Veterans may be key in the push to legalize marijuana, as despite a boost in popularity it remains illegal in nearly half of states.
Marijuana has enjoyed a surge in popularity lately, but its support seems to have stalled, and veterans may be the key to pushing the movement further. New York Gov. Andrew Cuoma announced recently he would sign legislation that would make therapeutic pot acceptable for treatment for veterans who suffer from post-traumatic stress syndrome, and this argument could provide a new way forward for marijuana advocates.
Marijuana remains illegal under federal law, and therefore there isn’t extensive medical research into its impact on PTSD sufferers. Currently, it’s been legalized as a form of PTSD treatment in 28 states as well as the District of Columbia. Alaska doens’t incorporate PTSD into its marijuana program but people can buy pot legally there.
Veterans groups are pushing for growing acceptance of marijuana. Veterans say that pot can help them avoid having to take loads of medications, including potentially much more harmful opioids, to handle their PTSD symptoms.
The following statement from the American College of Physicians explains the relation between marijuana and PTSD.
The scientific evidence is too limited to make firm conclusions about the effectiveness and safety of cannabis and cannabinoid products in treating chronic pain or post traumatic stress syndrome (PTSD). The results of two systematic evidence reviews from the U.S. Department of Veterans Affairs (VA) are published in Annals of Internal Medicine.
Cannabis for Chronic Pain
Currently, medical marijuana is legal in 28 states and the District of Columbia and up to 80 percent of persons who seek medicinal cannabis do so for pain management. While the use of medicinal cannabis has become increasingly accepted, there is little comprehensive and critically appraised information about the benefits and harms of using it to treat chronic pain.
Researchers reviewed data from 27 chronic pain trials to determine the benefits and harms of cannabis preparations for treating chronic pain in adults. They found low-strength evidence that cannabis alleviates neuropathic pain but there was insufficient evidence to draw conclusions about the use of medical marijuana for other types of pain. The researchers found sufficient evidence to conclude that cannabis use among the general population could increase risk for harms, including motor vehicle accidents, psychotic symptoms, and short-term cognitive impairment. There was insufficient evidence to determine the risks for other types of harms associated with heavy or long-term cannabis use or in older populations.
Plant-based Cannabis for PTSD
More than one-third of patients seeking cannabis for medical purposes in states where medicinal marijuana use is legal list PTSD as the primary reason for their request. However, there is little scientific evidence available for determining the benefits and harms of cannabis use for treating PTSD.
Researchers reviewed data from 2 systematic reviews and 3 primary studies assessing the benefits and harms of plant-based cannabis preparations (not synthetic cannabinoids) in treating PTSD in adults. They found that evidence was insufficient to draw firm conclusions about the efficacy of cannabis in this patient population, but one of the largest observational studies of veterans with PTSD found small but significant worsening of symptoms in patients who continued or started cannabis use compared with patients who had never used or stopped using cannabis during the study.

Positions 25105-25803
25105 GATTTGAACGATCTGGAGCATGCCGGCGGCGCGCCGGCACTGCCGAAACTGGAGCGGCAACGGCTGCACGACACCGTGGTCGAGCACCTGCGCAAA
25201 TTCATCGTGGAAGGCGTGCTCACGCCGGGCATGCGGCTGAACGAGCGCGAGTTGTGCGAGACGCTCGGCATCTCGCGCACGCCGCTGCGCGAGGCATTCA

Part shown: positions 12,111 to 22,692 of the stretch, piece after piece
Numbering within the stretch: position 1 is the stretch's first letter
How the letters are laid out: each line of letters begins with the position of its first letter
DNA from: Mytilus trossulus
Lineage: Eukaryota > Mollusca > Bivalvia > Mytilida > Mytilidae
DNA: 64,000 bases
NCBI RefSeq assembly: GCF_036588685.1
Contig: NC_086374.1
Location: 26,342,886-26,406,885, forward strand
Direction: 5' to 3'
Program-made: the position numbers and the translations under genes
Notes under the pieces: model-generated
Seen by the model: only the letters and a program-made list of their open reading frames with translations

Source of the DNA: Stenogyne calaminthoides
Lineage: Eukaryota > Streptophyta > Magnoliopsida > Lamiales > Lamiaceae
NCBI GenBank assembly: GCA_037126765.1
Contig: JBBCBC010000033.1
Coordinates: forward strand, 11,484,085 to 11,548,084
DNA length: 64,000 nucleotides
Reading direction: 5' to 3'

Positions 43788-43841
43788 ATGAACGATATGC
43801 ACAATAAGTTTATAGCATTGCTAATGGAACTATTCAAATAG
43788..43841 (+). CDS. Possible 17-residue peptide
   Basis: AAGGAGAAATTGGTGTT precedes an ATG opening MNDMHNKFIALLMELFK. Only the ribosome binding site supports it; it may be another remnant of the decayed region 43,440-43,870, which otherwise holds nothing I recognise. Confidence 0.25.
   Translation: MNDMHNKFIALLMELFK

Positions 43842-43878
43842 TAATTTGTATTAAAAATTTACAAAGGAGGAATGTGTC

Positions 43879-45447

The author of an accompanying editorial from Vanderbilt Psychiatric Hospital writes that these findings largely echo the findings of other respected organizations and suggest a growing consensus in the field. Little high-quality evidence exists from which to draw firm conclusions about the efficacy of cannabis and cannabinoid products for treating pain and PTSD. Regardless of the research gaps, states are unlikely to remove medical indications from legislation. Practicing physicians must learn what they can about cannabis, educate their patients, and make recommendations based on the science.
A recorded do-not-resuscitate directive significantly increases the likelihood of dying where one chooses
An end-of-life plan that includes a recorded do-not-resuscitate directive significantly increases a person’s chances of dying where she chooses. A brief research report is published in Annals of Internal Medicine.
Most persons report that they would prefer to die at home or in hospice care, but more persons in England die in a hospital than in these settings (48 versus 29 percent). Researchers at The Royal Marsden NHS Foundation Trust and Imperial College London analyzed routinely collected electronic health records (EHR) to identify the determinants of achieving preferred place of death.
Initially developed as the Electronic Palliative Care Co-ordination System for London, United Kingdom, the Coordinate My Care (CMC) service enables persons to create a digital urgent care plan with their clinicians that is electronically accessible to all health and social care professionals involved in a patient’s care. The researchers analyzed health records for more than 9,000 patients with CMC plans and found that more than 75 percent of them died in their preferred place and almost all of them (97.8 percent) preferred to be cared for and die outside of the hospital. In addition, clear limits to treatment were associated with achieving preferred place of death. Those with a recorded do-not-resuscitate order were 76 percent more likely to die in their preferred place than those with a recorded for-resuscitation status.
According to the researchers, these finding suggest that conversations about end-of-life care, including care limits, can be considered a positive gateway to achieving a patient’s wishes for their future care.
Source: 420 Intel – United States